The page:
R.A. Dickey had a message to deliver, and he delivered it loud and clear. Speaking at a Mets holiday party, Dickey was clearly frustrated by the slow pace of negotiations and the underwhelming offers that have been delivered to him.
The deal, the richest in franchise history, replaces Wright’s $16 million salary for next season and includes $122 million in new money. The contract is pending a physical.
Today is a day to feel good Met fans–your franchise player will be here for eight years.
When Mets fans across the Tri-State Area awoke to the news that third baseman David Wright agreed a seven-year, $122 million extension, it must have felt like Christmas morning had come weeks early.
Deferred money is a sticking point in David Wright’s negotiations with the Mets.
t’s now a little over 7 weeks since baseball’s regular season ended – and both David Wright and R.A. Dickey remain unsigned by the Mets.
You’d like to think that the fire sale or deconstruction of the Miami Marlins is now complete, but with these bozos driving the bus, who knows.
After a down year in 2011 — which was split between Cincinnati and Washington — Gomes bounced back to hit 18 home runs and drive in 47 runs in 279 at-bats, along with his best-ever .377 on-base percentage for the A’s.
Don’t worry about what’s right or wrong, or better yet what makes sense. We’ll just keep making it up as we go along.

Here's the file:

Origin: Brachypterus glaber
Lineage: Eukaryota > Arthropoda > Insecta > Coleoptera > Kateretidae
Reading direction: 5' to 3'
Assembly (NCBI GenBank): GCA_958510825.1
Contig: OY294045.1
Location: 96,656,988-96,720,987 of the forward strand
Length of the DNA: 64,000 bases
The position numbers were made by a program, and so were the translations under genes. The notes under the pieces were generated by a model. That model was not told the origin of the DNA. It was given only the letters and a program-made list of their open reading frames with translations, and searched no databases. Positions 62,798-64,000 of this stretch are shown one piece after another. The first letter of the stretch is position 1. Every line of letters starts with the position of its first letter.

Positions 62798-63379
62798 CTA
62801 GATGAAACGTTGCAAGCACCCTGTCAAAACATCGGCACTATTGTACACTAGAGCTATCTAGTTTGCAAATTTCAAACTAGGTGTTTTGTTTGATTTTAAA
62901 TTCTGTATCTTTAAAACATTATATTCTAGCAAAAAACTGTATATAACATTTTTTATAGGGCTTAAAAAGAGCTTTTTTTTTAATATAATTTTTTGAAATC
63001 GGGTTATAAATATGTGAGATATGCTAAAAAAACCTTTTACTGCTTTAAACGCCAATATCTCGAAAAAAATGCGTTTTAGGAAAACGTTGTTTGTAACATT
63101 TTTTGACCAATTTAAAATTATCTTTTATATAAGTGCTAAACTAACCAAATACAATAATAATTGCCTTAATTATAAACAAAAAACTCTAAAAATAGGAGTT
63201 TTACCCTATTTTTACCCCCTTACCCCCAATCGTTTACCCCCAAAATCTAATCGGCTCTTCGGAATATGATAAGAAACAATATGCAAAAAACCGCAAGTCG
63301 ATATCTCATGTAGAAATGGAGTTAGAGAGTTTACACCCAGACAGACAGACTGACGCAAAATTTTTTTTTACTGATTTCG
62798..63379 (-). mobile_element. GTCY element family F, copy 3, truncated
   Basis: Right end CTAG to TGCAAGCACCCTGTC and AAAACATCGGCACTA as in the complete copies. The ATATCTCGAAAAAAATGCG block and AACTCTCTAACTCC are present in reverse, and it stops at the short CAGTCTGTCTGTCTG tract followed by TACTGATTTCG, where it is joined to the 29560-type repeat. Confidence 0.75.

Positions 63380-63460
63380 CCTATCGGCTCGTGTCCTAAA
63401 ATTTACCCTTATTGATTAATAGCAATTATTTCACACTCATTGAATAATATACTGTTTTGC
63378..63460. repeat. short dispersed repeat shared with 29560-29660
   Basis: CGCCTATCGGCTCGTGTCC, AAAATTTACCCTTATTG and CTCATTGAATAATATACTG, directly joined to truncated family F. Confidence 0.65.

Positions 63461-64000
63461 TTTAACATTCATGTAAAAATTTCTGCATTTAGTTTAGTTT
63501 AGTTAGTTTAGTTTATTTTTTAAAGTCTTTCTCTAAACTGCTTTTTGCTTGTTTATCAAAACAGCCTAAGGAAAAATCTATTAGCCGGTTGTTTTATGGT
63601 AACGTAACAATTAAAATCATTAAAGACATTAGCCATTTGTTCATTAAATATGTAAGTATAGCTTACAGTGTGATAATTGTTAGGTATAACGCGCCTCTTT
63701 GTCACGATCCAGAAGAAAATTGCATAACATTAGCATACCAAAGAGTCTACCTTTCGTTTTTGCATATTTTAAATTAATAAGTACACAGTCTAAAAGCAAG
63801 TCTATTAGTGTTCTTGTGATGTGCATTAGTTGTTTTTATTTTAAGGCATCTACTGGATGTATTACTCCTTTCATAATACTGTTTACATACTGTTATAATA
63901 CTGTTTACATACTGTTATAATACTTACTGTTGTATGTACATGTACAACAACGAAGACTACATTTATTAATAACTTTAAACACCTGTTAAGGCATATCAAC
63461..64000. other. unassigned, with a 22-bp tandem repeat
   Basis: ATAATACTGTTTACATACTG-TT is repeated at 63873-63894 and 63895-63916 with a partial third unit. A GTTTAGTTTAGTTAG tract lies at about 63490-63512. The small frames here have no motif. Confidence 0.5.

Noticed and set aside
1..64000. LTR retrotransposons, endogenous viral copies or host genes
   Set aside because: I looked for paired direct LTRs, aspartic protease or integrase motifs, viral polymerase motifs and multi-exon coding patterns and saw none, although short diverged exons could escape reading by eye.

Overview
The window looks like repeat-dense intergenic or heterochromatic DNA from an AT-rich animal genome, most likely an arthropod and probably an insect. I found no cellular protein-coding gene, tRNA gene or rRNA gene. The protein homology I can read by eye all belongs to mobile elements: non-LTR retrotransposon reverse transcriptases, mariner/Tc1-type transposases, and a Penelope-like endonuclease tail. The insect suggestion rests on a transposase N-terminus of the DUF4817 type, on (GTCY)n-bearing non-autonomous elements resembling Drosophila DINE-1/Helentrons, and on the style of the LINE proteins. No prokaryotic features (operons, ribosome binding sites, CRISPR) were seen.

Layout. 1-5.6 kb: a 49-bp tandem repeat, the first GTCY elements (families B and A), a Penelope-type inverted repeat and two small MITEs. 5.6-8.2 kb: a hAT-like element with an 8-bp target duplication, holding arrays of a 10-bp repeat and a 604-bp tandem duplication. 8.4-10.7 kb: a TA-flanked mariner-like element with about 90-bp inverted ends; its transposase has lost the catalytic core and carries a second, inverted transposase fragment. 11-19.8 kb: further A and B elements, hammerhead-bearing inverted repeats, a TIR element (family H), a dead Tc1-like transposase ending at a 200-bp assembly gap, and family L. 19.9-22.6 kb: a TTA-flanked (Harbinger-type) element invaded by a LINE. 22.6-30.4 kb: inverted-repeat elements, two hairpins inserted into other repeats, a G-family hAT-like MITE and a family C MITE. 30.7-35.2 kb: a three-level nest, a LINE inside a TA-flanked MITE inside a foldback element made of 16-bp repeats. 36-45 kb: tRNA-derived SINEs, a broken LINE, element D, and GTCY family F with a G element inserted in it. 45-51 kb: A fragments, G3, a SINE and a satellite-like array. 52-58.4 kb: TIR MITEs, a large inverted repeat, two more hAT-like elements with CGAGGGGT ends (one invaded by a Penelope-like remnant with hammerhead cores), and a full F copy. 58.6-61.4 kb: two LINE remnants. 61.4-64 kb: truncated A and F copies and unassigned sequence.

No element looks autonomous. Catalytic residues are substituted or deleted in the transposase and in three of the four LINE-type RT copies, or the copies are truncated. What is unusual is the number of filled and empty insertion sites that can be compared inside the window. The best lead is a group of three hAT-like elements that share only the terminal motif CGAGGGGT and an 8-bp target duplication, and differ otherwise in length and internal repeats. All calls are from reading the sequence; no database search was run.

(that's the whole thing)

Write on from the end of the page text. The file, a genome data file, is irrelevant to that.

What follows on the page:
There’s no mistaking Mets general manager Sandy Alderson’s priority: signing “core players” David Wright and R.A. Dickey to contract extensions — pronto.
Things can’t get any worse for the rock bottom Mets.
Third place? Fourth place? Look, any place that isn’t first place or a place that means a playoff spot should really be immaterial to anyone who plays for, roots for, or follows a team.
“We’ll see exactly where we land,” GM Sandy Alderson said Sunday. Well, hopefully on their feet — with Wright and Dickey in house and on board. Season-ticket holders and other fans will not be settling for less.
Both Atlanta and the Mets are currently in the midst of employing six-man rotations. The Braves for the right reasons, the Mets for the right intentions, but not necessarily to the benefit of all those involved.
7-4 with a Matt Harvey capper on Sunday in San Diego would have been terrific, but 6-5 is nothing to sneeze at.